One of the benefits to being "old" is having had the privilege of watching some of the legends of various sports. I saw Bill Russell's first game in Boston and watched Ted Williams' incredible ability at bat, and I am now watching another generation of those who will someday be called "legend". I saw Jean Beliveau play once. It was enough to realize how wide was the gap between some pretty good Bruins teams of the early- and mid-1950s and the Montreal Canadiens of that era. The Richards, Geoffrion, Bert Olmstead, Dickie Moore, Doug Harvey, and Jacques Plante were on the ice, but the presence of Jean Beliveau lent an air of the "invincibility of royalty". Beliveau's effect on the team was such that they behaved as one would expect the best to behave. That is, they played hard but fairly, did not back down, and always played well. Giants such as Beliveau do not appear often. He will be long remembered.
posted by Howard_T at 03:59 PM on December 03
Contempt of court or something.
It's certainly not true in all jurisdictions, but I remember reading something about a juror who deliberately tried to get out of jury duty by deliberately messing up a trial. I do not remember any details, but I remember something about a contempt finding and a heavy fine.
posted by Howard_T at 11:49 PM on December 02
Docket is a shining example of the overprivileged athlete who thinks his comfort and convenience are the only things of importance in the world. If I am a prosecutor or defense attorney in Arizona, as soon as his name appeared on a list of potential jurors, I would challenge for cause. What cause? How about being a blathering idiot? I would think there is no way this man could pay attention to what is being said in the trial to allow him to make a judgement. Let him sit in the pool, do not excuse him from reporting to the court and staying for the full day, but never let him be part of a jury.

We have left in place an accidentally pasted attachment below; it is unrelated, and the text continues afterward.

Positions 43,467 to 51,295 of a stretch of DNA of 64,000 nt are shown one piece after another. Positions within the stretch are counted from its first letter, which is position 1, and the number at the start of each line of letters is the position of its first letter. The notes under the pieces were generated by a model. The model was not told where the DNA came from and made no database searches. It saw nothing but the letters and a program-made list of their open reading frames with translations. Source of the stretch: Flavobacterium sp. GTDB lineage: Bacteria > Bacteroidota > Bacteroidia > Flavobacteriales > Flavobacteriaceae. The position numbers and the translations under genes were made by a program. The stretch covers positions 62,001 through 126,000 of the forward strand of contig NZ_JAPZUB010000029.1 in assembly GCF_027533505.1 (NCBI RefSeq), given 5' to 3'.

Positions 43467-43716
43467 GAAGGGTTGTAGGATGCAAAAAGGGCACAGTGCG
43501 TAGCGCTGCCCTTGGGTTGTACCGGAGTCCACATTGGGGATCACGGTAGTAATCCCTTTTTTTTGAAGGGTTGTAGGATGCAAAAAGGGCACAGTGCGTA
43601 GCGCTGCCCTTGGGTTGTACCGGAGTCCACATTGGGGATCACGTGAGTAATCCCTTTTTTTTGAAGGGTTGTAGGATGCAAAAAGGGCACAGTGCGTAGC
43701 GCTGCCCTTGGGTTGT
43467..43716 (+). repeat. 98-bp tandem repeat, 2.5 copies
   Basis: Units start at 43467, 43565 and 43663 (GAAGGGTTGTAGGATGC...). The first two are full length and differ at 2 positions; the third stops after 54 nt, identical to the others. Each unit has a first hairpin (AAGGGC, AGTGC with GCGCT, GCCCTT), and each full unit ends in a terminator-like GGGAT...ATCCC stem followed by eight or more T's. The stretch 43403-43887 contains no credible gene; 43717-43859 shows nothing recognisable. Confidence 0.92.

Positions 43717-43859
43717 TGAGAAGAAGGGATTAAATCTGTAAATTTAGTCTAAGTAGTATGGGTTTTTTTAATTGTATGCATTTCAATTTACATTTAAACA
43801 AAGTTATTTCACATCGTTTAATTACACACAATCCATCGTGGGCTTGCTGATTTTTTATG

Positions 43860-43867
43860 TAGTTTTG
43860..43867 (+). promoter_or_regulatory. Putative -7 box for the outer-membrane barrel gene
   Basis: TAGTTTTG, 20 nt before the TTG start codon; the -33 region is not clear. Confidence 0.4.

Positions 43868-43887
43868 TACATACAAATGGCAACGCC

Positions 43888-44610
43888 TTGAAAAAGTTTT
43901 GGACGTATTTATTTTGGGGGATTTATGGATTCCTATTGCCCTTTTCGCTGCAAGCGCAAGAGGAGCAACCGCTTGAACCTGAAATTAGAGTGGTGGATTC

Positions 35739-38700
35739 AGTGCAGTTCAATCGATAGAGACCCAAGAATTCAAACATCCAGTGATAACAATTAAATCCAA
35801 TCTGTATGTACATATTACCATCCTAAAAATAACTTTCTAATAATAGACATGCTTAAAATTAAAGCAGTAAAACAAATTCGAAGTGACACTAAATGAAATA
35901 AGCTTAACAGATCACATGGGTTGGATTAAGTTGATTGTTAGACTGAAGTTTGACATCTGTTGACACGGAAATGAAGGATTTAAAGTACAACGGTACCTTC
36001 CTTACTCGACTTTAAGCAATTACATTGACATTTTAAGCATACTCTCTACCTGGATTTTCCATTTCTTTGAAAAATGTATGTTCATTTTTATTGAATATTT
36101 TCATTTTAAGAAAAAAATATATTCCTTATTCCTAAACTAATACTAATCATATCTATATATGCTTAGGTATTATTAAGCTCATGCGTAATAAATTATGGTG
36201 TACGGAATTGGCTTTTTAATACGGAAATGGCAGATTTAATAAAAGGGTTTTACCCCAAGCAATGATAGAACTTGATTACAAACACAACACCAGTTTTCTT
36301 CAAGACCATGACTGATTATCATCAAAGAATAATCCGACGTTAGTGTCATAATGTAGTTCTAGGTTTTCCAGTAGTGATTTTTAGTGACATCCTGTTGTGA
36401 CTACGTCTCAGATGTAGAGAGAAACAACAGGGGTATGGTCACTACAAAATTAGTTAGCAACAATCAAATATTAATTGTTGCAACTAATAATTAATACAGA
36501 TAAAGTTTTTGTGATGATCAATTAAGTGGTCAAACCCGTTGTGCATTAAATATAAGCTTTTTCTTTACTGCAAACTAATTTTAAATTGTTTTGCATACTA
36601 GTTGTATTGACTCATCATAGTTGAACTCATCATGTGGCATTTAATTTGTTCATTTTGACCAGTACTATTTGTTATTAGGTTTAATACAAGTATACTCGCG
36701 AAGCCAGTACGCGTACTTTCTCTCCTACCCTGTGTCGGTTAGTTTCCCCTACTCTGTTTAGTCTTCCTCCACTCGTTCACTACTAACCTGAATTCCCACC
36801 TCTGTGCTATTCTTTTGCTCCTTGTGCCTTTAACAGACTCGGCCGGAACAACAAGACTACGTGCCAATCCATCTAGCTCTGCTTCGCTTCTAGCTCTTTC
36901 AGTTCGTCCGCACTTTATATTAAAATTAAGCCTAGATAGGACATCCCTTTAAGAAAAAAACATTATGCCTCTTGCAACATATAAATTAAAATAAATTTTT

posted by Howard_T at 05:09 PM on December 02
The real takeaway from this is that there is a Referee magazine.
There are about 19,000 people employed as referees or umpires in the US. That is, these are people who list this as an occupation and draw a paycheck for it. I would suggest there are at least that many more who, like me, umpire as a sideline or hobby. We still receive pay for it. To deserve this pay, we try to maintain our skills as best we can. Referee magazine offers stories and "how to" tips for whatever sport is in season. It also has features on fitness, diet, and exercise. It's a good resource.
posted by Howard_T at 04:57 PM on December 02
It's Saturday night, and I finally have a bit of time to breathe. This has been a busy week. I was baking pies for Thanksgiving all day Wednesday, went out late Wednesday night to blow about 6 inches of heavy, wet, white crap off my driveway and front walk, and drove to my wife's sister's place in CT for dinner on Thursday. This last involved about 7 hours of driving round trip from NH to Wilton, CT. Still, it was fun to get together with family and friends. Friday was the Celtics vs Bulls, then after that shopping for bird feeding supplies, groceries, and some Thai food at a new place in town. Today I had to assist as a lay minister at a funeral - sad time when a 48-year-old mother of two passes suddenly - then cooked an early supper so our son and his girlfriend could get out on time to meet some friends who were home for the holidays.